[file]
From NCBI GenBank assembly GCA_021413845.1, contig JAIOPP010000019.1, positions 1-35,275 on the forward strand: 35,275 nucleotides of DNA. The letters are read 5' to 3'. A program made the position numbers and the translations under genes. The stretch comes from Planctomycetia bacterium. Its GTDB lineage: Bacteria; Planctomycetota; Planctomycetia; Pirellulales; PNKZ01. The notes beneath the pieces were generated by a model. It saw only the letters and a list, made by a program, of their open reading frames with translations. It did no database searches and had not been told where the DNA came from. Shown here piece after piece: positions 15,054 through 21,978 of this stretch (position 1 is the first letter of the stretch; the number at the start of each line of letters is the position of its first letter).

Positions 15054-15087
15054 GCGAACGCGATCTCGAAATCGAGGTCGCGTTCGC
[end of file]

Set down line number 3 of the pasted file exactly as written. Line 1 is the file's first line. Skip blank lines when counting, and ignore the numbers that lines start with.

15054 GCGAACGCGATCTCGAAATCGAGGTCGCGTTCGC